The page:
Opinion: Stephen Colbert to create 2012 campaign ads

Robert Thomas Young

Political satirist Stephen Colbert is taking part in the election process by forming a super PAC, a special political action committee that can raise unlimited money.

“Making a better tomorrow, tomorrow” is his committee slogan, pointing to the idea that conservative politicians are not interested in making reforms.

Karl Rove, strategist for George W. Bush, is involved with American Crossroads, the largest Super PAC, which is instrumental in election campaigning due to the amount of money that is raised. Many people are concerned that super PACs will allow wealthy people and corporations to have an unfair advantage in elections.

You have PACs and Super PACs to thank for most of the negative campaign ads you see on television and billboards. These “committees” can run negative ads without being directly tied to the candidates. This allows the political damage to occur to the opponent while leaving the ally unscathed.

Now, Colbert is raising money, which he will most likely use to run television ads. Not only will next year’s election turn out some of the funniest campaign commercials ever, it may also create a new tide of direct lobbying though PACs.

Colbert’s quick wit and ability to stay in character should make for some interesting commercials and interviews. His ability to make the audience think about the logical redundancies and fallacies in politics is funny on his show, but holding these candidates accountable on primetime television could be a giant leap forward in the battle against rhetoric.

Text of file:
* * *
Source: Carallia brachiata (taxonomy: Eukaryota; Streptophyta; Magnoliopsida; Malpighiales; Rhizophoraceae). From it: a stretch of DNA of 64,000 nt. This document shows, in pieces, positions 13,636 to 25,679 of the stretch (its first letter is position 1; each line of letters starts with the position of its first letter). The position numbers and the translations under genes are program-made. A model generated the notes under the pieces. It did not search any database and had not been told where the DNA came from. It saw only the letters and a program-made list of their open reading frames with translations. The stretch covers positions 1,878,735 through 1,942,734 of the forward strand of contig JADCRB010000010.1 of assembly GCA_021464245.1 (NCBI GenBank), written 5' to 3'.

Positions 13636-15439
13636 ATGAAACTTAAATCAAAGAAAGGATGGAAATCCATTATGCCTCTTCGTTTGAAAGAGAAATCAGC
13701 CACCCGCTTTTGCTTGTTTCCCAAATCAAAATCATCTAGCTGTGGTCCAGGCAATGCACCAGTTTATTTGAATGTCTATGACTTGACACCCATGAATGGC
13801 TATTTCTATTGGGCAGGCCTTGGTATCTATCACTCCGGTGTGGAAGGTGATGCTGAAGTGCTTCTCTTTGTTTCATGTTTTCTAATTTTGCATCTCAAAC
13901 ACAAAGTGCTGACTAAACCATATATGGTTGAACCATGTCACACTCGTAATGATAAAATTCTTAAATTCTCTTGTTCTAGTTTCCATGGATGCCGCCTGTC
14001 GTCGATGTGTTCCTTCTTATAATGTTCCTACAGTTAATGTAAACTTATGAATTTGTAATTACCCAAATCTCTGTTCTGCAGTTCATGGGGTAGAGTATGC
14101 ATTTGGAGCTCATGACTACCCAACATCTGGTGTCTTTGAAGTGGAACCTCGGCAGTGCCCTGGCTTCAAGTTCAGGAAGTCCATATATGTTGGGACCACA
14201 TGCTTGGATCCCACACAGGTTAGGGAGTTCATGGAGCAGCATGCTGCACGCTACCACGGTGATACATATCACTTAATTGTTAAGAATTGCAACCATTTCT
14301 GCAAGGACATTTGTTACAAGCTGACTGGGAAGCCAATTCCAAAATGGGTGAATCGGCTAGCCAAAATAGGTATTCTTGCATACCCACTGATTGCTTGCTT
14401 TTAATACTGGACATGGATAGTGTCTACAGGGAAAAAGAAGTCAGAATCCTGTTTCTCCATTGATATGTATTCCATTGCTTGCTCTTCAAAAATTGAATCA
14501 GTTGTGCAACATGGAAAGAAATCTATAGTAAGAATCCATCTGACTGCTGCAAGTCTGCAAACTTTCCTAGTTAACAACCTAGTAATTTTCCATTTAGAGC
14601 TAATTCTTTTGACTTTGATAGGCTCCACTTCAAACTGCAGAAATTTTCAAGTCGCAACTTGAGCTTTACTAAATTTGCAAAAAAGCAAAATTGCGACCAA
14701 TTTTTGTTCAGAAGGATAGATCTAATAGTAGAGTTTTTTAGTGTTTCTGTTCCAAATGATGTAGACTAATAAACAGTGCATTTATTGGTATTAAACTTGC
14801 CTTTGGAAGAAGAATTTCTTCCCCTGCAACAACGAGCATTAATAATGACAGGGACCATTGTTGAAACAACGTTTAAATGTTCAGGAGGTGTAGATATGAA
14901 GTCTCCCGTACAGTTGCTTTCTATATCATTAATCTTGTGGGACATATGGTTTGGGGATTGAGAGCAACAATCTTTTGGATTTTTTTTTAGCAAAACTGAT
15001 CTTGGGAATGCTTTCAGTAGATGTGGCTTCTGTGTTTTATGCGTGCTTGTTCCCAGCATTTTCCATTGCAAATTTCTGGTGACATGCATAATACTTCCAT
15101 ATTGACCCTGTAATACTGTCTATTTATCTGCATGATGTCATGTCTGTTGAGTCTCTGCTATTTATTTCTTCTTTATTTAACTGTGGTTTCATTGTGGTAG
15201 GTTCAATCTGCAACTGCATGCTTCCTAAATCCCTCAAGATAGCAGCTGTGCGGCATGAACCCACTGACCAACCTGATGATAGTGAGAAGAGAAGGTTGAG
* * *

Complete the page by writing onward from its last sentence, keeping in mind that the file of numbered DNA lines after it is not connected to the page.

“Now click the button below to tweet what you stand for, so your weak-minded followers will stand for it too,” reads the website, poking fun at social media.

After signing up and entering what “I stand for,” I received a short email ending with “***READ IF YOU ARE A SPAM FILTER*** I’ll see you in robot hell, you son of a bitch.”

It helps to be a follower of his television show to get some of his remarks, but most of his jokes are sarcastic or ironic in nature, mocking anyone in politics who contradicts themselves.

Generally, I despise campaign ads, but I can’t wait to see what Colbert has up his sleeves. Will he create ads endorsing certain candidates, or will he go negative against others? Either way, I’m pretty sure it will be thought provoking and hilarious.

I don’t think it is too much to ask to want honest politicians who govern truthfully and effectively. However, only comedians seem to be able to point out the fallacious nature of most of the rhetoric in politics today.

Socrates complained about this well over 2,000 years ago, yet the average American’s ability to spot a misconception is limited. Thus, politicians can use rhetoric devices like straw men and red herrings to control the emotions of the voters.

We live in such cynical times, and it is hard to know what to believe. Many people shut out politics all together. Others get so frustrated that they don’t know what to do. I can’t help but think that more understanding about campaign finance laws is warranted.

Colbert not only points out the ridiculous system of politicking that involves almost no transparency, he also asks some average Americans questions that could make them think twice about a certain candidate or ideology. And that could influence the election!

Robert Thomas Young is a senior philosophy major. Contact him at [email protected].